Backers of Liz Kendall are hoping that an influx of new party members and supporters will wrest control of the Labour leadership race back from Len McCluskey.
The Unite general secretary is facing a backlash from MPs and local constituency parties after threatening to axe his union's link with Labour unless the party chose "the correct leader".
Acting leader Harriet Harman today pledged that the contest will be opened up to the public for the first time, with televised hustings and questions from non-Labour voters in areas where the party lost seats on May 7.
But she also underlined new leadership election rules would give the public a much greater say over the contest, with non-party members given the chance to pay a £3 ‘registered supporter’ fee to take part in the election.
Len McCluskey: Threatening to axe his Unite's link with Labour
More than 30,000 people have joined Labour as full members since the general election defeat, adding to the already 200,000-strong rank and file eligible to vote in the leadership race.
Under new one-member, one-vote rules, individual members and supporters are eligible to take part in the election even if they joined just two days before the ballot opens on August 14. Previous strict rules on a lengthy qualifying period of membership have been overhauled in a bid to attract new blood.
Many of the new members are joining explicitly so they can have a say in the contest, and with a determination to ‘stop the union barons’ from dominating the party and the leader election, some party insiders say.
One Labour MP ally of Ms Kendall, widely seen as the leading moderniser in the race, told The HuffingtonPost UK: "Individual members and trade unionists are now in charge of this party, not one union baron making threats to get his way.
"The fantastic influx of new members since last week proves that people desperately want to Labour to speak for the wider public again so we can win in 2020.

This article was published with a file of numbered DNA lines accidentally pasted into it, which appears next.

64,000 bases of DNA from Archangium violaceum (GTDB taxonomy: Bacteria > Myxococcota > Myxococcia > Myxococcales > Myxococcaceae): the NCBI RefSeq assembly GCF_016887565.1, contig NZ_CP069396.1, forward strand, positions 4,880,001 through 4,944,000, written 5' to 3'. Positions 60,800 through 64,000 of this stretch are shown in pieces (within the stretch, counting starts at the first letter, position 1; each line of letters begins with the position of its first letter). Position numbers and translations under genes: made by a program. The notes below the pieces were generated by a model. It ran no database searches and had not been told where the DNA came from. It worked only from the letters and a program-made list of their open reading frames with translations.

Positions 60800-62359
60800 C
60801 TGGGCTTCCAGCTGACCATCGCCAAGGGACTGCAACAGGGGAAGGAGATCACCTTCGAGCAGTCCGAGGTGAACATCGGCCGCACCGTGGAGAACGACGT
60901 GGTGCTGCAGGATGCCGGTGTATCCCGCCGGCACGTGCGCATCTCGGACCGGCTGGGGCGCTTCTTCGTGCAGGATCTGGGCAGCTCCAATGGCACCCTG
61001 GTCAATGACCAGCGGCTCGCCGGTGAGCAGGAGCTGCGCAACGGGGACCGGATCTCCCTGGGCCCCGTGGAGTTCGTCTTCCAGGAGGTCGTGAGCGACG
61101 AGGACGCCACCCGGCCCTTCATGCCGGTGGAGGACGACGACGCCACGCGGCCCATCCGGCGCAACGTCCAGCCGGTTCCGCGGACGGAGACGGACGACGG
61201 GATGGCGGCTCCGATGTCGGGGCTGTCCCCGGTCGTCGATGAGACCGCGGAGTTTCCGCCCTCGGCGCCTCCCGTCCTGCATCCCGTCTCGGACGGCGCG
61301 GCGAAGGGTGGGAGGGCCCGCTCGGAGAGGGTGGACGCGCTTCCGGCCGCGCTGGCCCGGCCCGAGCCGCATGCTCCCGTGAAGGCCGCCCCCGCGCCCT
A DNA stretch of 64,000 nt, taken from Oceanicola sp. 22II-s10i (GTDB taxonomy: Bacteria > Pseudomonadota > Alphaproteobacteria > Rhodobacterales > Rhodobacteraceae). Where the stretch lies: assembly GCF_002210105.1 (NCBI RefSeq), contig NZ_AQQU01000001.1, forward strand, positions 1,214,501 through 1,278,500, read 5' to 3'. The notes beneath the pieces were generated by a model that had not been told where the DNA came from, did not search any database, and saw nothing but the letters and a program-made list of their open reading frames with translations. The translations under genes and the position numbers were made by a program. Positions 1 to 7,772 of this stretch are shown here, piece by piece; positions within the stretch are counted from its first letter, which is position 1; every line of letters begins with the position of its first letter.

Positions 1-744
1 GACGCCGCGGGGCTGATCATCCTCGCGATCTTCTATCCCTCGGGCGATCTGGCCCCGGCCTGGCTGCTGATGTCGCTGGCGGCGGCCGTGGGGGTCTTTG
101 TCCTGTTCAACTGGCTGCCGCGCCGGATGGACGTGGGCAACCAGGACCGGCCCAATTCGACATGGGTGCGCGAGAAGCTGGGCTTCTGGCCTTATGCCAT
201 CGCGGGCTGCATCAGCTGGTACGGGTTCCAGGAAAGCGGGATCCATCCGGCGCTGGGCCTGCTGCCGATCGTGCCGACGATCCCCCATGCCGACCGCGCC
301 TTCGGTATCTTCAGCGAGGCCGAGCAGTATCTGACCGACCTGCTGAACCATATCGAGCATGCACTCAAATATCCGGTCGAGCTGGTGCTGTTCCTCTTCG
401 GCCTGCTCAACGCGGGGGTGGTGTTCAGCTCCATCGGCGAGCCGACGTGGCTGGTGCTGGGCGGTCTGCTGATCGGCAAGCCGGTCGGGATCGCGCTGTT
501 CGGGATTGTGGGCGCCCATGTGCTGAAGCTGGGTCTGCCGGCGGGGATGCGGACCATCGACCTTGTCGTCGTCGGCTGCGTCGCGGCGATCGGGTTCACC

"Harriet's drive to open up the race will help the party to focus on those who we need to win back not carry on with five more years of the same failed message."
With unions rapidly trying to sign up their millions of members as affiliates to Labour, the race is now on to counter their numbers with cut-price £3 ‘supporters’ and others.
Supporters of several leadership candidates were furious yesterday after Mr Cluskey threatened that his union would axe its link to Labour unless it selected the ‘correct leader’ to speak up for his members.
Labour peer Baroness Prosser, a former deputy general secretary of the old T&G union, told BBC Radio 4 that McCluskey was "daft" to demand that Labour should focus on 'organised labour'.
Unite and other unions are due to hold meetings in coming months on whether to renew their funding for Labour. McCluskey this weekend suggested he could not ignore his members support for the SNP in Scotland.
Contenders: (Left - right) Mary Creagh MP, Tristam Hunt MP, and Liz Kendall MP speak at the Progress annual conference, at TUC Congress House, central London, as they bid for leadership of the Labour Party
Former Scottish Labour leader Jim Murphy dramatically quit at the weekend, complaining about McCluskey’s ‘destructive behaviour’ and warning that it would be the ‘kiss of death’ for Labour if it caved in to his left-wing demands.
In 2010, Ed Miliband was elected by an electoral college made up of MPs, members and trade unions, but following a row over Unite’s alleged role in a Falkirk selection, the system was replaced by genuine a one-member, one-vote process.
Some trade unions pushed for a longer leadership timetable to give them time to sign up their members to Labour as individual affiliated supporters.
In a speech at the party's HQ today, Ms Harman said: "The winner of this election is not going to be the choice of the unions or any single section or faction of the Labour Party. He or she is going to be choice of the Labour Party.
“We will allow people who are not party members, or who are not affiliated supporters through a trade union or Labour linked organisation like the Fabian Society, to have a vote. Anyone – providing they are on the electoral register, can become a registered supporter, pay £3 to and have a vote to decide our next leader.
“This is the first time a political party in this country has opened up its leadership contest in this way and I think there will be a real appetite for it out there.
“We have changed the rules so that it means one person has one vote regardless whether they are an MP, a Shadow Cabinet member, a trade unionist or a registered supporter – everyone’s vote is equal, as it should be.”
She announced that hustings will be staged in the towns and suburbs where Labour had failed to make inroads on May 7. Labour members will be encouraged to bring supporters of other parties, or non-voters, to hear speeches by the contenders.
“As we conduct this debate, as we elect our leader and deputy leader, we must have the public in the forefront of our minds.
“We must let the public in. Into the process and into our minds as we make the decisions about who is our next leader and how we go forward. So we are going to start that with how we do the leadership elections.”
She added that the aim was to involve a broad range of British voters. "Not the politically obsessed public, the people like us, but the people who don't decide about their choice of MP And choice of government until they have to."
Harman is in talks with broadcasters to ensure the hustings were taken out of the usual party venues.